Constance H. Fung, MD, MSHS; Yee-Wei Lim, MD, PhD; Soeren Mattke, MD, DSc; Cheryl Damberg, PhD; Paul G. Shekelle, MD, PhD
Acknowledgment: The authors thank Roberta Shanman for assistance with the literature search and Susan Chen and Carlo Tringale, Southern California Evidence-based Practice Center, for assistance with retrieving the articles and preparing the manuscript.
Financial Support: This manuscript was supported by RAND Health's Comprehensive Assessment of Reform Options (COMPARE) Initiative, which receives funding from a consortium of sources, including RAND's corporate endowment, contributions from individual donors, corporations, foundations, and other organizations. After completing this project, Dr. Fung began employment with Zynx Health.
Potential Financial Conflicts of Interest:Employment: C.H. Fung (Zynx Health, Veterans Affairs [past], RAND [past]). Consultancies: C.H. Fung (Society of General Internal Medicine, Health Benchmarks). Grants received: C.H. Fung (California HealthCare Foundation).
Requests for Single Reprints: Constance H. Fung, MD, MSHS, 10880 Wilshire Boulevard, No. 300, Los Angeles, CA 90024.
Current Author Addresses: Dr. Fung: 10880 Wilshire Boulevard, No. 300, Los Angeles, CA 90024.
Drs. Lim, Damberg, and Shekelle: RAND, 1776 Main Street, PO Box 2138, Santa Monica, CA 90407-2138.
Dr. Mattke: RAND, 1200 South Hayes Street, Arlington, VA 22202-5050.
Previous reviews have shown inconsistent effects of publicly reported performance data on quality of care, but many new studies have become available in the 7 years since the last systematic review.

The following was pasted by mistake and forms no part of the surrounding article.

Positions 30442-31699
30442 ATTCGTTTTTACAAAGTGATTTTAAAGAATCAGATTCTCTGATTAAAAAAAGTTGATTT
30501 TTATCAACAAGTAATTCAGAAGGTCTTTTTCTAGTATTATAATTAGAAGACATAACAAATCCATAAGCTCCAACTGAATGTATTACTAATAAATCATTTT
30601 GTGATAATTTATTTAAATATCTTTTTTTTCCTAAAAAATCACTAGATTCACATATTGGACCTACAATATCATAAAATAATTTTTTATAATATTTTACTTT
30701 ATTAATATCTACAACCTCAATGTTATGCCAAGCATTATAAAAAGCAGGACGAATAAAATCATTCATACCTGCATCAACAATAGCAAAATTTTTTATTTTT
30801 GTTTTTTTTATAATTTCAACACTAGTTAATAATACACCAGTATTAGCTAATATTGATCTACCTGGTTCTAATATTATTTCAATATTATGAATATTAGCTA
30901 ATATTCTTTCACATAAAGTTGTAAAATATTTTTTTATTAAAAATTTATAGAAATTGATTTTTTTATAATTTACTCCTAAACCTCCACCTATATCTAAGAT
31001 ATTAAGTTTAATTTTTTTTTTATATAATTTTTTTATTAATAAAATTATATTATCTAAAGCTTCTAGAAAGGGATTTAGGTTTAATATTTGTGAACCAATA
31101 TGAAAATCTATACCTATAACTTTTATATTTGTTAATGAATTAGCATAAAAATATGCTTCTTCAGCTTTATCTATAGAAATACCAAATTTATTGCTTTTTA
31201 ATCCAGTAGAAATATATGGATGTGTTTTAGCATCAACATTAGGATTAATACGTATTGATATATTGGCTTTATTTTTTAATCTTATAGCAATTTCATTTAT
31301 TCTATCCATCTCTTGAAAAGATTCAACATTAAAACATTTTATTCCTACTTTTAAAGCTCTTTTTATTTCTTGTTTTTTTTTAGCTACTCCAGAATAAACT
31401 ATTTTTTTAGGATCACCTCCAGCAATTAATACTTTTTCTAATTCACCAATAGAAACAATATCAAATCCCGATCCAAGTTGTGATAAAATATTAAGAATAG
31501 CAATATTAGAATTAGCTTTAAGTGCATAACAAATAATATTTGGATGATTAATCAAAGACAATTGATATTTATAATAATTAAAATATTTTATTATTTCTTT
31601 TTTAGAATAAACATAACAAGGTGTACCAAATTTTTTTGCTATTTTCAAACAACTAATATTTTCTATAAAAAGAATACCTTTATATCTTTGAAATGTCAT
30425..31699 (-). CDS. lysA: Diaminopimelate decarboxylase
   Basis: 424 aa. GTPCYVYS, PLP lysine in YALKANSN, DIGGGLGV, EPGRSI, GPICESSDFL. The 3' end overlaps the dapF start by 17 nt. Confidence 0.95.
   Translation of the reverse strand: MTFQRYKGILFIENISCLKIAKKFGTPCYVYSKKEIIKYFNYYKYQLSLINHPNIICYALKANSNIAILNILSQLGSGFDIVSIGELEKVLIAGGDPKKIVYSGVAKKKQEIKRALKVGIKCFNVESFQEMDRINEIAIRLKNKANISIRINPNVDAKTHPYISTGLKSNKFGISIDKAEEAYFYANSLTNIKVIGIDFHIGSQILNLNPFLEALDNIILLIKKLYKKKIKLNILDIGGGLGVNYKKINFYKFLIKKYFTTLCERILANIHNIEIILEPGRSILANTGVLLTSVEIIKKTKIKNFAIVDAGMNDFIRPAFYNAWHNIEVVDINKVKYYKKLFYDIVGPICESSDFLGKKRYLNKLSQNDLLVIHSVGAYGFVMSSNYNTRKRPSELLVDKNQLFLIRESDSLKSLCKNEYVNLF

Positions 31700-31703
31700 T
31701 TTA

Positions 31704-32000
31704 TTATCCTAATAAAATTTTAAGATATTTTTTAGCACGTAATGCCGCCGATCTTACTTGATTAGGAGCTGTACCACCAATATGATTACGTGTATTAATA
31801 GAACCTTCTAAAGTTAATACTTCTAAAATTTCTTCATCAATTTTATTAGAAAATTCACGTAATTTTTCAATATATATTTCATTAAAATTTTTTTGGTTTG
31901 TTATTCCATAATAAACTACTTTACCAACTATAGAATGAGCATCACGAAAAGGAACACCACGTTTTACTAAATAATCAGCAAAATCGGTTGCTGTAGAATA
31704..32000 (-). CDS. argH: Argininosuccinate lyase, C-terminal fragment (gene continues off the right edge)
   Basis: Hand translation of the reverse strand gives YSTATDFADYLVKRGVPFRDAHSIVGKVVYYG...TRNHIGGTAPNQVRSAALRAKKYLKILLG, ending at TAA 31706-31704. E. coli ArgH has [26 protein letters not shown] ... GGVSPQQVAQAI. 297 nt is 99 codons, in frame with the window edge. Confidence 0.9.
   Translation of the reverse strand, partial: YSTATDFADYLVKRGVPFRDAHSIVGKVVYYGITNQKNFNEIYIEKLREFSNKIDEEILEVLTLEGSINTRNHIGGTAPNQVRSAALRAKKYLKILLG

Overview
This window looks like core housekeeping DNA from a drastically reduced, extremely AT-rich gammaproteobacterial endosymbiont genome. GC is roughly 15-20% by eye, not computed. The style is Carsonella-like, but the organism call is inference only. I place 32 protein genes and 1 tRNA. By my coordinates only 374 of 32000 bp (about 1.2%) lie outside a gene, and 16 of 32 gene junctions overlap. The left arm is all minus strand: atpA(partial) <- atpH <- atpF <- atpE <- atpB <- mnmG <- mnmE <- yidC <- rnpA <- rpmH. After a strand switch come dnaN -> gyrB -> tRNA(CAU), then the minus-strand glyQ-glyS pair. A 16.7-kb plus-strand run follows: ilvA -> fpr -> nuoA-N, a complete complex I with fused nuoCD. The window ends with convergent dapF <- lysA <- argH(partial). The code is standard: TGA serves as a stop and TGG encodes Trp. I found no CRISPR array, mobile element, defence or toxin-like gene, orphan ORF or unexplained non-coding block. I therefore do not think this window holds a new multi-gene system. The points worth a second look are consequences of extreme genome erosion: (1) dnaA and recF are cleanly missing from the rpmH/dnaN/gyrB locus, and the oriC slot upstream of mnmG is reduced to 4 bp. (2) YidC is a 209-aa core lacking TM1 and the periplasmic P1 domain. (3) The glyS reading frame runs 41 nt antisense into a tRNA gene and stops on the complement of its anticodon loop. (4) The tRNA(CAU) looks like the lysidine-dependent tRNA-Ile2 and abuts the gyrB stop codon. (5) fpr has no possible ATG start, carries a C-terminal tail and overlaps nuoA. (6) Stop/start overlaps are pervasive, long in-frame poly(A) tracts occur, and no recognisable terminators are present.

To synthesize the evidence for using publicly reported performance data to improve quality.
Web of Science, MEDLINE, EconLit, and Wilson Business Periodicals (1999–2006) and independent review of articles (1986–1999) identified in a previous systematic review. Only sources published in English were included.
Peer-reviewed articles assessing the effects of public release of performance data on selection of providers, quality improvement activity, clinical outcomes (effectiveness, patient safety, and patient-centeredness), and unintended consequences.
Data on study participants, reporting system or level, study design, selection of providers, quality improvement activity, outcomes, and unintended consequences were extracted.
Forty-five articles published since 1986 (27 of which were published since 1999) evaluated the impact of public reporting on quality. Many focus on a select few reporting systems. Synthesis of data from 8 health plan–level studies suggests modest association between public reporting and plan selection. Synthesis of 11 studies, all hospital-level, suggests stimulation of quality improvement activity. Review of 9 hospital-level and 7 individual provider–level studies shows inconsistent association between public reporting and selection of hospitals and individual providers. Synthesis of 11 studies, primarily hospital-level, indicates inconsistent association between public reporting and improved effectiveness. Evidence on the impact of public reporting on patient safety and patient-centeredness is scant.
Heterogeneity made comparisons across studies challenging. Only peer-reviewed, English-language articles were included.
Evidence is scant, particularly about individual providers and practices. Rigorous evaluation of many major public reporting systems is lacking. Evidence suggests that publicly releasing performance data stimulates quality improvement activity at the hospital level. The effect of public reporting on effectiveness, safety, and patient-centeredness remains uncertain.
Fung CH, Lim Y, Mattke S, et al. Systematic Review: The Evidence That Publishing Patient Care Performance Data Improves Quality of Care. Ann Intern Med. 2008;148:111–123. doi: https://doi.org/10.7326/0003-4819-148-2-200801150-00006
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Published: Ann Intern Med. 2008;148(2):111-123.
Healthcare Delivery and Policy, Hospital Medicine.
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